Democratic tax writers in the House of Representatives are resuming where they left off last year.
House Ways and Means Committee Chair Richard Neal (D-Mass.) recently announced the committee would move to markup the Growing Renewable Energy and Efficiency Now (GREEN) Act. Democrats originally unveiled a discussion draft
of the bill in November. It largely extends and enhances a number of alternative energy incentives through 2024. It also expands the plug-in electric drive motor vehicle credit so that a $7,000 credit is provided for 200,000 to 600,000 electric vehicles per manufacturer.
Democrats were unsuccessful in attaching the legislation to the massive tax package passed in December, but may have another chance this year. Republicans have previously signaled a willingness to negotiate on the proposal provided the revenue raisers were reasonable and the enhancements remained narrow.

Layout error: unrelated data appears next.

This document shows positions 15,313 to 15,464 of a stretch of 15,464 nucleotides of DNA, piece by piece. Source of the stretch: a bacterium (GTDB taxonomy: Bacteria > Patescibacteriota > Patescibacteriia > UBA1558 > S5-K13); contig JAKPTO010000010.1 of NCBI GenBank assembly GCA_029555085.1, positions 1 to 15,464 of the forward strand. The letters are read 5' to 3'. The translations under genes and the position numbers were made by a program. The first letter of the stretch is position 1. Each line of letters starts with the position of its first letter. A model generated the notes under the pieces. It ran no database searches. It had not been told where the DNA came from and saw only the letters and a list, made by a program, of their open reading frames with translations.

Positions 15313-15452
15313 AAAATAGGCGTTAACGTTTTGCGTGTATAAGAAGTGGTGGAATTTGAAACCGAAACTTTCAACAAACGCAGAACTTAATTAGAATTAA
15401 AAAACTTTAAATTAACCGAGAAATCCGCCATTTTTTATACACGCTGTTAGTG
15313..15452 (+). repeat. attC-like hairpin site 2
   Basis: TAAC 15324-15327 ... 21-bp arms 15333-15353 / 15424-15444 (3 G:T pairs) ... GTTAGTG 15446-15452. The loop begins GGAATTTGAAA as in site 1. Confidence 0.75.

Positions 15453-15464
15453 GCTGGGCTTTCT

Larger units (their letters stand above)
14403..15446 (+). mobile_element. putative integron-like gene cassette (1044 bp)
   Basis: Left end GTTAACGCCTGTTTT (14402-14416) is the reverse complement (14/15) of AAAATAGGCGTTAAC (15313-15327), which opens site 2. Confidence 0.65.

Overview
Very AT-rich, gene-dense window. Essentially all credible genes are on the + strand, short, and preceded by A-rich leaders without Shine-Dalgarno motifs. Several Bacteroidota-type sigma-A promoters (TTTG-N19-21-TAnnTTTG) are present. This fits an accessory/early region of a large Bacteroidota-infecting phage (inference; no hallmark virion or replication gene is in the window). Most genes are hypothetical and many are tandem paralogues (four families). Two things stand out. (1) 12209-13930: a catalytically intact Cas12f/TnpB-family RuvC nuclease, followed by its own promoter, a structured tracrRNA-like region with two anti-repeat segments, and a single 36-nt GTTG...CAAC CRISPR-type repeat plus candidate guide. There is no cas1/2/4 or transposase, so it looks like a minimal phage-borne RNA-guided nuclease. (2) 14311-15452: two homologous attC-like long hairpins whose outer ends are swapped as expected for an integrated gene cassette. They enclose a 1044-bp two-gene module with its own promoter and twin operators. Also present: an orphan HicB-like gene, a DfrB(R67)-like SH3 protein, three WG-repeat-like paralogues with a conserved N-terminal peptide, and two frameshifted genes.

The GREEN Act’s prospects could hinge on the likelihood of a broader tax deal materializing this year. Congress has a number of tax items on its 2020 agenda, including tax extenders and a handful of other technical corrections to the Tax Cuts and Jobs Act.
Republicans and Democrats are still at a standstill on a technical correction that would make Qualified Improvement Property (QIP) eligible for bonus depreciation, despite the fix enjoying bipartisan support. Senate Finance Chairman Chuck Grassley (R-Iowa) recently affirmed that QIP remains a top priority for Republicans. However, he was pessimistic that the two sides could reach a deal if Democrats continue to seek $100 billion in enhancements to tax incentives for families and low-income taxpayers, particularly after six weeks of negotiation at the end of last year failed to produce any progress.
The current political climate in Washington also adds to the uncertainty, with the impeachment trial and upcoming elections threatening to dampen the appetite for broad bipartisan compromise.
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